Best of our wild blogs: 28 May 11

ACRES launches "Save the World’s Saddest Dolphins"
from wild shores of singapore

Pacific Swallow – failed nesting
from Bird Ecology Study Group

五月华语导游 Mandarin guide walk@SBWR, May (XIV)
from PurpleMangrove

Who was Wallace Trail named after?
from Macro Photography in Singapore

Dugong feeding trails at Southern Semakau
from wonderful creation

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Undercover videos released to back freedom for RWS dolphins

Sabrina Chan Channel NewsAsia 27 May 11;

SINGAPORE: A local animal welfare group has released undercover videos of 25 dolphins that will be part of the attractions of the marine life park at Resorts World Sentosa (RWS).

The videos by Animal Concerns Research and Education Society (ACRES) showed the bottlenose dolphins, which were caught off the Solomon Islands, being tamed and trained in Subic Bay in the Philippines.

A group of people were seen standing around a dolphin enclosure. As they watched the dolphins, several of the marine mammals occasionally jumped out of the water.

After completion of their training, they will be sent to RWS, as part of its interactive dolphin spa experience for visitors.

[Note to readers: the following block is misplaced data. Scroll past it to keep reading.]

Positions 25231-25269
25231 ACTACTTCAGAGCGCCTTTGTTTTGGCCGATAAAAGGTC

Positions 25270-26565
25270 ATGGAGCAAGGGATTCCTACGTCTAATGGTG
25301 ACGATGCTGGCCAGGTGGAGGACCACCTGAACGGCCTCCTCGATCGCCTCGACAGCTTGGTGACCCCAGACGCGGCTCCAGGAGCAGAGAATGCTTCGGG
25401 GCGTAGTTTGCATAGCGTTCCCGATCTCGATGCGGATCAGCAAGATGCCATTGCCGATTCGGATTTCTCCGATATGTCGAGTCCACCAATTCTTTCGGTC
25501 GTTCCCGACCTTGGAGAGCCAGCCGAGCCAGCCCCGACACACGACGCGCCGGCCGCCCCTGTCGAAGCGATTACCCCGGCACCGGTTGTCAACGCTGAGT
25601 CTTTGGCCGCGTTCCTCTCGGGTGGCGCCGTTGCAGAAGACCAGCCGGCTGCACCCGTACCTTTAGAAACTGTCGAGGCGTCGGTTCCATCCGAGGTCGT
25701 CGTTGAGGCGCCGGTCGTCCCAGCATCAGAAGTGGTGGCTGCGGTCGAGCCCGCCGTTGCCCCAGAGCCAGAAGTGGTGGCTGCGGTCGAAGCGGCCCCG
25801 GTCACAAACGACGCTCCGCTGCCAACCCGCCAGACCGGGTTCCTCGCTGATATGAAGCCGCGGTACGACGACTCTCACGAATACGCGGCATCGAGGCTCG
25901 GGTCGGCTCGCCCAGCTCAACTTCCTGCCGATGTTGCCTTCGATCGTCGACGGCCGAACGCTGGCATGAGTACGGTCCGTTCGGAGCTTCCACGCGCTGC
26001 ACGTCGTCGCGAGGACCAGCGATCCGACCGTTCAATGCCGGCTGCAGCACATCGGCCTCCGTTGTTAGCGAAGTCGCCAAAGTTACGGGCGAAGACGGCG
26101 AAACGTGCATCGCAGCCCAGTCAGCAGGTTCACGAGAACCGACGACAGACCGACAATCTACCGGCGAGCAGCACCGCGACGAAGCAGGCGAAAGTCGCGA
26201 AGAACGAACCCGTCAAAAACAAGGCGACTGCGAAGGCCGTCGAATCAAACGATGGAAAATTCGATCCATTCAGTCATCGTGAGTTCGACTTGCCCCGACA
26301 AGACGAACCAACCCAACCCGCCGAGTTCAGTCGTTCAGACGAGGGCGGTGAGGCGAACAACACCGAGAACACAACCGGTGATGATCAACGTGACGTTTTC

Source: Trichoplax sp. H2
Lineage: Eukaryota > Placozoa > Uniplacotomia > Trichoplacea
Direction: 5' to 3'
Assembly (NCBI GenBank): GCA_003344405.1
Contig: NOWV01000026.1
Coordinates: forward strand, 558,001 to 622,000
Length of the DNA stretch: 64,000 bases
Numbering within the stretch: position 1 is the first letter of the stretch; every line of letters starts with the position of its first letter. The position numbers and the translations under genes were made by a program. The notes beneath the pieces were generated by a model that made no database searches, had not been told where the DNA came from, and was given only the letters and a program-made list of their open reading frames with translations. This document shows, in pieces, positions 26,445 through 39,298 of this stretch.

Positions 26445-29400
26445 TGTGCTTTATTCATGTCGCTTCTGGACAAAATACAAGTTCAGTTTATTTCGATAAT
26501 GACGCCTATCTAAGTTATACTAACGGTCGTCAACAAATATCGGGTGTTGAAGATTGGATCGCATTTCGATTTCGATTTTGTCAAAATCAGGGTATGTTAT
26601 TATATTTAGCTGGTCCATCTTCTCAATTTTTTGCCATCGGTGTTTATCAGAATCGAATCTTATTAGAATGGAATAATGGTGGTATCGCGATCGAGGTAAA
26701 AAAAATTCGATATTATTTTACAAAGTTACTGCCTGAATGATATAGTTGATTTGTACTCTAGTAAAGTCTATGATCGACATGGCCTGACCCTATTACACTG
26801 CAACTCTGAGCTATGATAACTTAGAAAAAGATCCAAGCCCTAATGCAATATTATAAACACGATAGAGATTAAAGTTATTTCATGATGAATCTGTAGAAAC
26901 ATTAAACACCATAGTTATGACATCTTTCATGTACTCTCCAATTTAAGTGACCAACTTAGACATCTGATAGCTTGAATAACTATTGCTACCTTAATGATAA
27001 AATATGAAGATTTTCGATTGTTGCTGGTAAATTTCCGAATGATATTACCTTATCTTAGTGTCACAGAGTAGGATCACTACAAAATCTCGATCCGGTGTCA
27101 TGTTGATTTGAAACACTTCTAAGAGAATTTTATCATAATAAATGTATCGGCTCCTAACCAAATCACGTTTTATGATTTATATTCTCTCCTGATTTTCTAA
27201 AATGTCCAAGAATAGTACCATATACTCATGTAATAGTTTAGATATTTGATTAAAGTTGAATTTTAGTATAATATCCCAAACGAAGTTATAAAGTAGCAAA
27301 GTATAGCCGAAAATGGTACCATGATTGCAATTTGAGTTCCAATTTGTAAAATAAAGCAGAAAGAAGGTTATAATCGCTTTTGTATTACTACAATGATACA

ACRES said one concern is the dolphins are being fed only dead fish, which is unnatural. It added that this is also highly stressful as wild dolphins are used to eating only fresh fish.

At a separate press conference on Friday, CEO of Resorts World Sentosa Tan Hee Teck, said Resorts World has followed the rules on the trade of endangered species.

He said: "All our dolphins in Subic Bay today are very healthy, and we hopefully will be able to bring them, what I call back home here, in the next 12 months."

In addition, a press statement from Resorts World said they employ world-renowned veterinarians for the Subic Bay facility, and have built a laboratory to regularly test the health of the dolphins.

The company came under fire last year after it was discovered that a smaller group of dolphins in Langkawi were kept under poor conditions.

Two of the dolphins died of acute bacterial infection called Melioidosis in October 2010. Melioidosis is a soil-borne disease, with infections occurring primarily during the rainy season.